will facilitate investigation, offer
every advantage of comparison,
and other advantages which' can
only be conjectured.

Griffins Grocery and Market
today and tomorrow is offering a
number of specials on groceries
that should appeal to every house-
wife in Port St. Joe, for their
prices mean savings.
Turn to Griffin's ad on page
six of this issues read what is of-
fered and then visit the store and
fill up. -the market basket.

Star to Publish Series

Of Articles onFinancial

Situation of Our State

Tiger Roy Williams of the
theater stated yesterday From where does Florida's tax
necessary, the theater will money come? Where does it go?
open all'night in order to Should Florida's tax burdens in-
nodate the crowd that is crease or 'decrease? What does
,d for the showing of the the public get in return for these
horror pictures, "Dracila" taxes? Too little is known about
'rankenstein," at the special Florida's biggest pusness the
ht show tonight starting at state government.
3ck. These questions are being dis-
ters in other cities have cussed on the streets of Port St.
lacked for these showings, Joe, in the homes and in the vari-
ae manager reported that ous places of business-in fact
.s compelled to keep his they are being discussed wherever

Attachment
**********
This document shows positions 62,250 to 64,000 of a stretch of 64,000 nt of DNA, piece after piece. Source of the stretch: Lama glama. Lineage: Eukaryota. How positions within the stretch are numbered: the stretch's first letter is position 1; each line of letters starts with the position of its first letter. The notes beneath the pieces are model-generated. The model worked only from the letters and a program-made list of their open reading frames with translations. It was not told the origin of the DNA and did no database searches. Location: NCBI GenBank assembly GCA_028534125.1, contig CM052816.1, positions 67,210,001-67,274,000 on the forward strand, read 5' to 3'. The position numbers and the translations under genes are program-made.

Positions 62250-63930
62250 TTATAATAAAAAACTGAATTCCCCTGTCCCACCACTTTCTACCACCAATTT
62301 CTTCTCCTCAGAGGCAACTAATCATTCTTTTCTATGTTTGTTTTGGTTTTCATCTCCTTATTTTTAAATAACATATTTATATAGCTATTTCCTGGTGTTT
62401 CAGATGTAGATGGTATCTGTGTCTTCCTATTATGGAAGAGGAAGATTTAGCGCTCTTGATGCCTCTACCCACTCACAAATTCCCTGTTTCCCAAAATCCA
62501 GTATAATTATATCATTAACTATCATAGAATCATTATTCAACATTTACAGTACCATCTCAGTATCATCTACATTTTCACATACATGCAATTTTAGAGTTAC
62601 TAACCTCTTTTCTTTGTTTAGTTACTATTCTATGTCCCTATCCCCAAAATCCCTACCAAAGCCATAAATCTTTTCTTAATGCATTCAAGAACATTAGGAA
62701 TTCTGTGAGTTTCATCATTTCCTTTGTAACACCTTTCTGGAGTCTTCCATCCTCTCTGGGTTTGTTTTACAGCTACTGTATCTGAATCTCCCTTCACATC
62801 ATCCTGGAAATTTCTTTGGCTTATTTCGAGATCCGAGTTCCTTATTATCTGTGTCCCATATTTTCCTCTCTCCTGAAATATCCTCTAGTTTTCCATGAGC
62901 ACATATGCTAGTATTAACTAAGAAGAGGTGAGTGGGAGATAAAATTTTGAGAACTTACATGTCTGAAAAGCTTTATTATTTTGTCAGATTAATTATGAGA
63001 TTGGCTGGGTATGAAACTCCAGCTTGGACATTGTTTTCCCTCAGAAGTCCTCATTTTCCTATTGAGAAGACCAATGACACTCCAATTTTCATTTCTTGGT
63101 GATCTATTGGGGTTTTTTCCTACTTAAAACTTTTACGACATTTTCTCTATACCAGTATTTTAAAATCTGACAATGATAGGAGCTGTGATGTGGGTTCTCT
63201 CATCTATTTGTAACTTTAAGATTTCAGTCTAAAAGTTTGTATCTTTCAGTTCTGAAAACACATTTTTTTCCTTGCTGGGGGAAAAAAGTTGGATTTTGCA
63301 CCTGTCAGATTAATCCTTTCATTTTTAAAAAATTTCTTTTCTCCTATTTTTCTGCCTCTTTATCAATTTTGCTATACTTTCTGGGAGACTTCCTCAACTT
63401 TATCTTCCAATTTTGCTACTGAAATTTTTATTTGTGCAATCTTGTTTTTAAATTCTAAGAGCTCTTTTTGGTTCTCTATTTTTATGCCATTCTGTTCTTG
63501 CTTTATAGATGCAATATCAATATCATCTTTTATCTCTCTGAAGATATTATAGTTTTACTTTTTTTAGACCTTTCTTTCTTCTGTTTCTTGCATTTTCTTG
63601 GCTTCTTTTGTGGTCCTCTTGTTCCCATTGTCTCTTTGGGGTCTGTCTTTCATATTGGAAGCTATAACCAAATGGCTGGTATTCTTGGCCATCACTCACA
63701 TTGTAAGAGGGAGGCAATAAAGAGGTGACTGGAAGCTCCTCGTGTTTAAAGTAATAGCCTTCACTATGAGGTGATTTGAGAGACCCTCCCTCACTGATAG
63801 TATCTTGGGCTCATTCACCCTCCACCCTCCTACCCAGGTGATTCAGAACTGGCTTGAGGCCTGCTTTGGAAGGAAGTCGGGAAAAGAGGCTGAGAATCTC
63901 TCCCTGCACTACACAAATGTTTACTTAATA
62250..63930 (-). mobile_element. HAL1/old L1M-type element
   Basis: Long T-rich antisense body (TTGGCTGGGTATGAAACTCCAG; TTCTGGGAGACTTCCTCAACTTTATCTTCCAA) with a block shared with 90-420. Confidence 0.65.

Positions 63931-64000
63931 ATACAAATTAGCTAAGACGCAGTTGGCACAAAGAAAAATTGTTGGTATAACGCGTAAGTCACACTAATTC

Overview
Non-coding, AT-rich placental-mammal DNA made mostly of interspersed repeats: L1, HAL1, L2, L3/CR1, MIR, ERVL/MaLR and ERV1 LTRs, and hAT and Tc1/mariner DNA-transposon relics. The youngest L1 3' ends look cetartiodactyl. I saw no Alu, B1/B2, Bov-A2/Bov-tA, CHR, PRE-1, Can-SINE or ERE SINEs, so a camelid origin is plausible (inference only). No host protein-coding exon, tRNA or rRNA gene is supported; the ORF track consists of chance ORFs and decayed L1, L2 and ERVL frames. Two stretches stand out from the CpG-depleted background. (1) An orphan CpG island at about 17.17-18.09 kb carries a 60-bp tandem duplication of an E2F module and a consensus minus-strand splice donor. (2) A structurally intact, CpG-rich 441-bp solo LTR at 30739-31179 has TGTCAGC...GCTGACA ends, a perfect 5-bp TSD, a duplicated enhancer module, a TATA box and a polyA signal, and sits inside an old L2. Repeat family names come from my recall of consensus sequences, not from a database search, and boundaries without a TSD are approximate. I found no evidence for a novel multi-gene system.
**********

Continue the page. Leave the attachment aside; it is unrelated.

open until.'after 4 o'clock a group of Florida citizens get to-
morning to accommodate gether. Tax demands increase
;rons. each year. The state collected
uncement of. winners in five million dollars in -1917; 35
ovle' Quiz .contest will. be million in 1934; 59 million in 1938.
rom the stage of the-Port Twenty years 'ago the entire
Monday evening, February cost of -building and maintaining
930 2 o'clock., i: ,i ihways, operatingig .schools -and

caring for the aged was paid by
the counties. Last year the state
spent forty million dollars for
those purposes.
Must Limit Taxes
Some forms of taxation have
been overdone in- Florida. Some
possible sources of large amounts
of revenue have been neglected.
The existing -chaos has stimu-
lated agitation for restricting the
tax revenues, either by placing a
top limit on the mnllage that may
be levied, or by abolishing that
part of the ad valorem revenues
now -going to the state, counties
and municipalities.
The Florida legislature will
meet in April and faces therob-
lem of patching or revamping the
(Continued on Page: 4)





Witlh all the ruckus being raised the past few weeks over
selection of a site for establishment of one of the proposed
new naval air -bases on fhe east coast, the editor of The Star
would like to point out that St. Joseph's Bay is the ideal lo-
cation for the base.
Jacksonville thought it had the base cinched, but it has been
*brought out by the special naval
Mrs. Kenney Heads board that the Jacksonville site is
not ideal. Miami and Key West
Jackson Day F e t e have both entered the ring in an
endeavor to land the base, but
Named Gulf County Chairman for both of these locations have been

S;*' ; Observance February 1i,

SAppointment or Mrs. Basil. E.
Kenney as chairman for Gulf
county for the Jackson Day Cele-